• Elm trees: Elm trees flourish along rivers and in other damp areas throughout Colorado. These pollinate from February through April.
  • Juniper: Juniper trees release pollen throughout the colder months, causing allergy symptoms that start from the first cold front and last through winter and into early spring.
  • Cottonwood: These fluffy giants pollinate from February through May.
  • Aspen: These fast-growing trees release pollen from late winter throughout the middle of spring.



Weeds aren’t just a nuisance in the garden for people suffering from allergies. They are the primary source of allergens throughout summer and into the fall.

  • Sagebrush: Sagebrush season starts in the middle of August and lasts through September.
  • Tumbleweed: From late summer through mid-fall, tumbleweed wreaks havoc on allergy sufferers.
  • Ragweed: Ragweed is one of the most common Colorado allergies, affecting sufferers from July through early fall. It’s a prolific source of allergens, releasing billions of pollen grains into the air.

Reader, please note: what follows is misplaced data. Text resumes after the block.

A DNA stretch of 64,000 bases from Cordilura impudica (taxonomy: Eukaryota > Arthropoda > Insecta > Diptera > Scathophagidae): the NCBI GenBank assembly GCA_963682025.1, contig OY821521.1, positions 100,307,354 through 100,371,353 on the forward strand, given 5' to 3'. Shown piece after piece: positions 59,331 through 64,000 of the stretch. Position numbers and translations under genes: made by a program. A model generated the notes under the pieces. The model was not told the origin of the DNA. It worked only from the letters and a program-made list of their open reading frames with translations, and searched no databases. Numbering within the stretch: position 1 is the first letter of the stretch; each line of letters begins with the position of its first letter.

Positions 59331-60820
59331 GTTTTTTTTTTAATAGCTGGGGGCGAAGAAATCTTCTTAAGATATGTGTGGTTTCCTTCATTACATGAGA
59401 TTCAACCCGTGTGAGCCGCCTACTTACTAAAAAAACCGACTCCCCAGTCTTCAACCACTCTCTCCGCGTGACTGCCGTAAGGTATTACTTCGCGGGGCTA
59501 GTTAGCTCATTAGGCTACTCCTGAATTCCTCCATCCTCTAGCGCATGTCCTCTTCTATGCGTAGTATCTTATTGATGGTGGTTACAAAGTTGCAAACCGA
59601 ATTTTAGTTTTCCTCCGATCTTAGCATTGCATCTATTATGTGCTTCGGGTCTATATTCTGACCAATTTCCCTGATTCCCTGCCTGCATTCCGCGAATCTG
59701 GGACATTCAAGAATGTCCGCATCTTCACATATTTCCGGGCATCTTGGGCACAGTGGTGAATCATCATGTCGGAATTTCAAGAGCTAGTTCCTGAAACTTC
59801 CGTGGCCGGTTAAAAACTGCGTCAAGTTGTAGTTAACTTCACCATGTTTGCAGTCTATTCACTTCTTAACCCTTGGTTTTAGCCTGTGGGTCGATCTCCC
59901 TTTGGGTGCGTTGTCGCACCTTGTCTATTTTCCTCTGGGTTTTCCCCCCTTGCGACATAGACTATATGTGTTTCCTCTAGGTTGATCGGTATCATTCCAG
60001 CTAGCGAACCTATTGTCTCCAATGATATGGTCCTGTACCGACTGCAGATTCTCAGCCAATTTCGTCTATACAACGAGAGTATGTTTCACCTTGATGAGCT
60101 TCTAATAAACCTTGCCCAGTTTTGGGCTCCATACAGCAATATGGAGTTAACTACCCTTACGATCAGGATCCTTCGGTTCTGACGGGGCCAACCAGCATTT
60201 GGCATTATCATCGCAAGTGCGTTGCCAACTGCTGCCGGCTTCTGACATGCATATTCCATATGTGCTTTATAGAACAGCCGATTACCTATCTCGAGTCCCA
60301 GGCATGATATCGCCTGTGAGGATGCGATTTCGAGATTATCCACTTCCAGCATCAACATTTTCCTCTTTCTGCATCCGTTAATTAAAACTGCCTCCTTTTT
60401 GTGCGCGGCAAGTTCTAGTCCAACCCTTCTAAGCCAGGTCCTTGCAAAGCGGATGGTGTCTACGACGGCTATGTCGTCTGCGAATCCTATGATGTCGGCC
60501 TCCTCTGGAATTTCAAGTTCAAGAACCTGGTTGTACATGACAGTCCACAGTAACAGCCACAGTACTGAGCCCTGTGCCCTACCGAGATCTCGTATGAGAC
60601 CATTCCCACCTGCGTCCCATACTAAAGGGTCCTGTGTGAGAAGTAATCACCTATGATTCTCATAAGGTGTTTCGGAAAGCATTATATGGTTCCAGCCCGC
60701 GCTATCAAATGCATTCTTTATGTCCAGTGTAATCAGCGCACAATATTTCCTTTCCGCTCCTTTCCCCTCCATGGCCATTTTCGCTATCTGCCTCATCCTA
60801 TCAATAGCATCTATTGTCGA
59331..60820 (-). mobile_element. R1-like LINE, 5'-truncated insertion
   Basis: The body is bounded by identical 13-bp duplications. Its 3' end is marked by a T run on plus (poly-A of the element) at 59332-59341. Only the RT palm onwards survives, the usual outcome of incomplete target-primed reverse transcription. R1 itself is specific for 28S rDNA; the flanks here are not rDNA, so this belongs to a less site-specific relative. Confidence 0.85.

Other Environmental Allergens

While most allergens occur from trees and plants, don’t forget other environmental contributors:

  • Mold lives anywhere it’s damp, including your home’s basement, air conditioning ducts, around faucets, or anywhere there is an active leak, such as ceilings and walls.
  • Insects of all kinds can cause allergic reactions, from bee stings to mosquito, ant, and spider bites.
  • Home decor that uses natural sources, such as pine wreaths or floral displays, can bring outside allergens into your home.
  • Chlorine is a chemical that can cause dermatological allergic reactions if touched and irritate your airways if inhaled. 


Why Allergy Medications Aren’t Always a Good Choice

Over-the-counter allergy medications are readily available at any pharmacy. These medications are primarily antihistamines, used to block the flood of histamines released during an allergic reaction. They may not always be a good choice, however, and they frequently have adverse side effects, the most common of which is drowsiness.


In addition to sleep-walking through your day, you may find them cost-prohibitive when taken correctly. To be most effective, they should be taken as directed throughout the day rather than as a response to an active allergic reaction.


Some allergy medications become less effective when taken for a long time because the body builds resistance. Others, like prescribed corticosteroid inhalers, aren’t good for long-term use.